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Last year, strong global economic growth resulted in high inflation, particularly in the US. The whitewash explanation for higher prices relied on the word “transitory”. The main narrative was that inflation wasn’t here to stay and was expected to fade away in 2022. However, supply-chain issues seemed to linger, and the new corona waves entailed further bottlenecks, such as labor shortages. Wages skyrocketed, especially in low-income service sectors.

Fed, the American central bank, realized in late 2021 that they had let the party go on for a bit too long. Fed chief Powell & Co. now appear to be somewhat in a hurry to remove the party punch bowl, meaning that the Fed is trying to turn around its monetary policy from an ultra-stimulative mode towards a tighter one. The US jobs market is booming as the economy is at full employment. For example, there are almost two job openings for every unemployed person.

The war in Ukraine adds to further inflation risk

The Russian invasion of Ukraine in late February was a shock for Europe and the Western world. What’s more, it has resulted in an inflationary shock stemming from higher energy and gas prices. Consumers are getting hurt at the gas pump – households and companies - due to higher energy costs. Inflationary pressures have risen even further in early 2022 and the word “transitory” is long forgotten. Eurozone inflation hit 7.5% in March of this year.

Simultaneously, as the inflationary shock blows through the economies, the fear of a recession has been on the rise, particularly in Europe. We believe that recessionary expectations are premature, even though a popular recession gauge, the difference between 10- and 2-year bond yields turned negative recently. We will likely see a growth slowdown in almost every region, but an economic recession in the next 12 months seems unlikely. However, if the war in Ukraine was to escalate much further, it would increase the risk of a recession specifically in Europe.

The global economy is in “mid-cycle”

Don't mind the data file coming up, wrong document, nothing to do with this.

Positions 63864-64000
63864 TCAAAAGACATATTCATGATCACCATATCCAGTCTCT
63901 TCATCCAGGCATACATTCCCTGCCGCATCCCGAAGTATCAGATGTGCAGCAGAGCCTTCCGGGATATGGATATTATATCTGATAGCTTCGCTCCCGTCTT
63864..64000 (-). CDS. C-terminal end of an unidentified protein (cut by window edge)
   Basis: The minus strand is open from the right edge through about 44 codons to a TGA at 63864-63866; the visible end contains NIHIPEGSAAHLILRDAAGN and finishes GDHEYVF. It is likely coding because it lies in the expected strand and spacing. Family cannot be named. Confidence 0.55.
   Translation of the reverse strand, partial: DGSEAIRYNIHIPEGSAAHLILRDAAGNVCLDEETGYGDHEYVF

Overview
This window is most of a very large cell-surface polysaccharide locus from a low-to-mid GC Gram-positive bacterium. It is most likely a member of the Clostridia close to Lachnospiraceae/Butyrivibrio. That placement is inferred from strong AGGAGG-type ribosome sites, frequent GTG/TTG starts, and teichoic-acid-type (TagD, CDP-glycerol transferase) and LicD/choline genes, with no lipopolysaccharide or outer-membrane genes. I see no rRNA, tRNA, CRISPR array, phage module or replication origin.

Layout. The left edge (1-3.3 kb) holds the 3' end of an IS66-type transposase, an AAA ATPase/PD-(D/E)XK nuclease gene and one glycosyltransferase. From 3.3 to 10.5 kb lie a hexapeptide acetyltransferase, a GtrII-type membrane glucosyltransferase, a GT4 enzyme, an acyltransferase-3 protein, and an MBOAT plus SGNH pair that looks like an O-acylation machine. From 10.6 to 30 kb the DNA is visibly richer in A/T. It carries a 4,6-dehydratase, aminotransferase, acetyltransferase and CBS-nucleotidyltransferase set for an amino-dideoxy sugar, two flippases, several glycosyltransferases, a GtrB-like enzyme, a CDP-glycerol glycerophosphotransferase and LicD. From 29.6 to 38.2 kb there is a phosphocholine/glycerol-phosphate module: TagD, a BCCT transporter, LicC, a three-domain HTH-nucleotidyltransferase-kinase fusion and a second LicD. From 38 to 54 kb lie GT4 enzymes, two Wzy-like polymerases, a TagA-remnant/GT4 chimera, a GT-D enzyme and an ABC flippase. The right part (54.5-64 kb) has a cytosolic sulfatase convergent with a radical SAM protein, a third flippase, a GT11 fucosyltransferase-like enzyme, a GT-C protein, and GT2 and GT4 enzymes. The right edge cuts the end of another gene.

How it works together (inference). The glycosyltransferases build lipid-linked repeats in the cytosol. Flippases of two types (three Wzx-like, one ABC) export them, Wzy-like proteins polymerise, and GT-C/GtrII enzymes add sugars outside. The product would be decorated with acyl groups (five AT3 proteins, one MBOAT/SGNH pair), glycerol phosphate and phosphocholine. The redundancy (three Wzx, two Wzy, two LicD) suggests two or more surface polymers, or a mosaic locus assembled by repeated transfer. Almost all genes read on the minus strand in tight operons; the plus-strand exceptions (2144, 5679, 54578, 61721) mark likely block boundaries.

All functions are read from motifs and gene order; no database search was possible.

Inflationary pressures could derail the economic cycle, or in an optimistic scenario even prolong the cycle. Although it appears that the US economy has already entered a ”late-cycle” period, the global economy as a whole is not as far ahead. Europe and Asia are more likely somewhere in a middle of their cycles.

The war in Ukraine is resulting in slower economic growth in 2022, which may cool off the overheated sectors of the economy and possibly trigger a so-called classic mid-cycle slowdown. In turn, this could extend the global economic cycle further out, as the global economy catches some new tailwinds down the road, especially if the Fed and other central banks succeed in taming high inflation.

The good news for investors

Historically, periods of monetary tightening have not meant negative equity returns. No, the Fed tightens because of a strong economy and inflationary risks. Currently we observe both.

This is usually positive for equity returns because healthy economic growth means positive profit growth. As long as the economy doesn’t head into a recession, equities have been able to do well despite slower economic growth. The Fed is now trying to contain inflation and cool down the overheated job market. Will they be able to accomplish such a “soft landing” remains to be seen. The main risk is that permanently high inflation above three percent could turn into a headwind for both the economy and equity markets.

Another positive outcome over the past year is that equity markets have become more attractively valued as absolute valuations levels are low, especially in regions outside America. Even credit markets look attractive amid wider credit spreads and higher yield levels.

As one might expect, the atrocities of the Russian invasion and the difficult ramifications in the geopolitical environment will result in various aftershocks to the world order. At least in the past, geopolitical crises and wars have often had short-lived negative impacts on global equity markets.

The outlook for the remainder of 2022

Indeed, the outlook for equity markets is not as distressing despite the horrendous war. Recession risks remain low, and earnings growth should reach positive levels in 2022. However, near-term uncertainty on the next phase of the war, or how large the negative impact on the economy could be, might keep markets volatile over the next few weeks. Nevertheless, equities are now cheaper and should do well on a 6–12-month horizon.

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